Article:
Would the developer fulfill their greed and Rest in Peace? 


A major change in the diplomatic system is that players can now attack city-states. The goal is to invade city-states, plunder resources, and thus enable economic growth. Players can declare war and dispatch troops to the city-state that has become a war zone. These troops, along with allied forces, then move to a new battlefield map where the combat unfolds.

Combat on the battlefield begins with the deployment of soldiers across the units positioned on the map. After deployment, pressing the "Start Battle" button initiates the assault, with soldiers from both sides charging in sequence. During combat, players cannot issue rally orders to adjust the positions of their soldiers; instead, the battle progresses in an automated manner where soldiers follow a predetermined path to engage the enemy. This design choice was made because in the structure of <Ratopia>, massing soldiers for attacks could potentially become the focal point of all battles. To prevent this and enhance the strategic aspect of the game, battles are designed to offer a more distinct and strategic combat experience.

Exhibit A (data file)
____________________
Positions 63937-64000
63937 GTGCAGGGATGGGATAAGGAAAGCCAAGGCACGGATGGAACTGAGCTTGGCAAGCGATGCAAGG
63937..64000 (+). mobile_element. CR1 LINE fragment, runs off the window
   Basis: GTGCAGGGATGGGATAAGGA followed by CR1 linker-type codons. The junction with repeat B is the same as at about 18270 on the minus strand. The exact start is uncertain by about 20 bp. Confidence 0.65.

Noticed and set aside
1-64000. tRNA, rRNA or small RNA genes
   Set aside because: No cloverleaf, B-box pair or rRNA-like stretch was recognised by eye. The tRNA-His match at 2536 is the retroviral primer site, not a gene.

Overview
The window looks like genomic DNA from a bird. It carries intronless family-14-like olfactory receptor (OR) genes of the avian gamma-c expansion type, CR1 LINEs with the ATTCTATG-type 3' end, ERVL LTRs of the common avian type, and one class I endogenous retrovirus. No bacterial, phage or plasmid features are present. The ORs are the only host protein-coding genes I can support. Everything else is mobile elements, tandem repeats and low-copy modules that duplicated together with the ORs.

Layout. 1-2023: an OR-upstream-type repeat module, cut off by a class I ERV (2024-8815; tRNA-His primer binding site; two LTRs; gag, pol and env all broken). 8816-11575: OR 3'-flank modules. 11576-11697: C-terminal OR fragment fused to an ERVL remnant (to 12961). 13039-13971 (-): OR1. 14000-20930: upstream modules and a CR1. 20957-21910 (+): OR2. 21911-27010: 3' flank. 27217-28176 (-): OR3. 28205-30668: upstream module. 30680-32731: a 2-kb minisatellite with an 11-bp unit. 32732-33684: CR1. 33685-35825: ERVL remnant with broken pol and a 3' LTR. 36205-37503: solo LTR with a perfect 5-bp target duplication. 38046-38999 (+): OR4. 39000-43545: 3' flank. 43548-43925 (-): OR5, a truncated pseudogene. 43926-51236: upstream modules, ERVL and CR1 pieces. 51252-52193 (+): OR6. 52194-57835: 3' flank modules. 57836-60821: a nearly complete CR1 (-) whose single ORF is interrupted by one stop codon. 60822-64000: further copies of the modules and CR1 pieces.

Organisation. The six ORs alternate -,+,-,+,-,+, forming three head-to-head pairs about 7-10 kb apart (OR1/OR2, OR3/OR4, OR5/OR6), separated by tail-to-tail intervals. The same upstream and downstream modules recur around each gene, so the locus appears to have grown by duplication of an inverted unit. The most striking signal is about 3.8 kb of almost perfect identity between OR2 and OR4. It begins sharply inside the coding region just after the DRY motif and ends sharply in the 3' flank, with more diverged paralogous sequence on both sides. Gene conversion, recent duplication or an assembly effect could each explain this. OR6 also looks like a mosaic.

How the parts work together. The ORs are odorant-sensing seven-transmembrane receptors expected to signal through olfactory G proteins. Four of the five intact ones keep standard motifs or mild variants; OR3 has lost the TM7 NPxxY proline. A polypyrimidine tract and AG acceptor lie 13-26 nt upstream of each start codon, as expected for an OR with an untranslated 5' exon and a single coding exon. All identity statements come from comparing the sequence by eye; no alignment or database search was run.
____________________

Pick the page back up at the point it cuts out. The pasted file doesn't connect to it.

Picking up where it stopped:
Funny that we cannot dig a hole when we need the most.. 

The size of the battlefield and the number of defending soldiers increase dramatically depending on the prosperity level of the city being invaded. We aim to facilitate battles on a large scale, up to 100 vs. 100, on these new battlefields. We do not intend for all civilians within a city to be conscripted into soldiers; therefore, we plan to encourage the active use of allies and mercenaries. In the future, if it becomes possible to deploy siege weapons or defensive structures before the battle starts, this could add even more diversity to the combat scenarios. 

Ratopian~~!  Ataaaaaaaaaack~~! 

In battlefields, the side that first destroys the opponent's headquarters wins. If the player is victorious, the player can choose to take specific resources produced by that city-state as spoils of war, or they can turn the city-state into a vassal state to periodically receive resources. Additionally, if it becomes possible to construct unique buildings from a vassalized city in the player’s city, this would further enhance the allure of conquest. However, with over 20 city-states appearing, this adds a layer of complexity that requires careful consideration.


The current exploration system primarily serves as a foothold for illuminating the map to facilitate trade, and we have long intended to improve it. Given that the General Leader update also addresses content outside the player's city, it seemed like an opportune moment to enhance the exploration aspect as well.

Previously, exploration involved simply selecting an area to explore, and after a set period, the exploration would be completed. This method allowed players to discover hidden areas and potentially find other city-states, which then enabled trading for desired resources. However, once all necessary cities were discovered, there was no further need to explore, and exploration itself became repetitive and lacked rewarding elements, leading to a somewhat tedious experience.